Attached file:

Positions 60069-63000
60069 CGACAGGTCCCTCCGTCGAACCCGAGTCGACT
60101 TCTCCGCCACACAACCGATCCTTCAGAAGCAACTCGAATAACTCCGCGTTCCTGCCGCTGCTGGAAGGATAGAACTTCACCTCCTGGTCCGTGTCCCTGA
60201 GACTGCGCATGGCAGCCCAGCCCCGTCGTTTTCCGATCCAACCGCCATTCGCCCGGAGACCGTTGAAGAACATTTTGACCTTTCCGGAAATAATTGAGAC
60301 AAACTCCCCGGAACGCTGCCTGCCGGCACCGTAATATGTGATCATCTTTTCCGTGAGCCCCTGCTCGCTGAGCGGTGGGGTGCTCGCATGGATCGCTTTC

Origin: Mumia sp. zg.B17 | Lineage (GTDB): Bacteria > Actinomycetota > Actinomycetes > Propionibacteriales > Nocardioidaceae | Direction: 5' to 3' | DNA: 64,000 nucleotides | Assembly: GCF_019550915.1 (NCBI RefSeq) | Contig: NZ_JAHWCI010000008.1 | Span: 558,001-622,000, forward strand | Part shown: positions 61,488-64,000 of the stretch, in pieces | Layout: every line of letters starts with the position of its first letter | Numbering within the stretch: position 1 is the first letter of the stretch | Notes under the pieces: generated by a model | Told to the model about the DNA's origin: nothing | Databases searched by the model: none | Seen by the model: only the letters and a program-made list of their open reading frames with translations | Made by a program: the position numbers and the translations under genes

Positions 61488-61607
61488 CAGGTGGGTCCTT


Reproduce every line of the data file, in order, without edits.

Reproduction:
Positions 60069-63000
60069 CGACAGGTCCCTCCGTCGAACCCGAGTCGACT
60101 TCTCCGCCACACAACCGATCCTTCAGAAGCAACTCGAATAACTCCGCGTTCCTGCCGCTGCTGGAAGGATAGAACTTCACCTCCTGGTCCGTGTCCCTGA
60201 GACTGCGCATGGCAGCCCAGCCCCGTCGTTTTCCGATCCAACCGCCATTCGCCCGGAGACCGTTGAAGAACATTTTGACCTTTCCGGAAATAATTGAGAC
60301 AAACTCCCCGGAACGCTGCCTGCCGGCACCGTAATATGTGATCATCTTTTCCGTGAGCCCCTGCTCGCTGAGCGGTGGGGTGCTCGCATGGATCGCTTTC

Origin: Mumia sp. zg.B17 | Lineage (GTDB): Bacteria > Actinomycetota > Actinomycetes > Propionibacteriales > Nocardioidaceae | Direction: 5' to 3' | DNA: 64,000 nucleotides | Assembly: GCF_019550915.1 (NCBI RefSeq) | Contig: NZ_JAHWCI010000008.1 | Span: 558,001-622,000, forward strand | Part shown: positions 61,488-64,000 of the stretch, in pieces | Layout: every line of letters starts with the position of its first letter | Numbering within the stretch: position 1 is the first letter of the stretch | Notes under the pieces: generated by a model | Told to the model about the DNA's origin: nothing | Databases searched by the model: none | Seen by the model: only the letters and a program-made list of their open reading frames with translations | Made by a program: the position numbers and the translations under genes

Positions 61488-61607
61488 CAGGTGGGTCCTT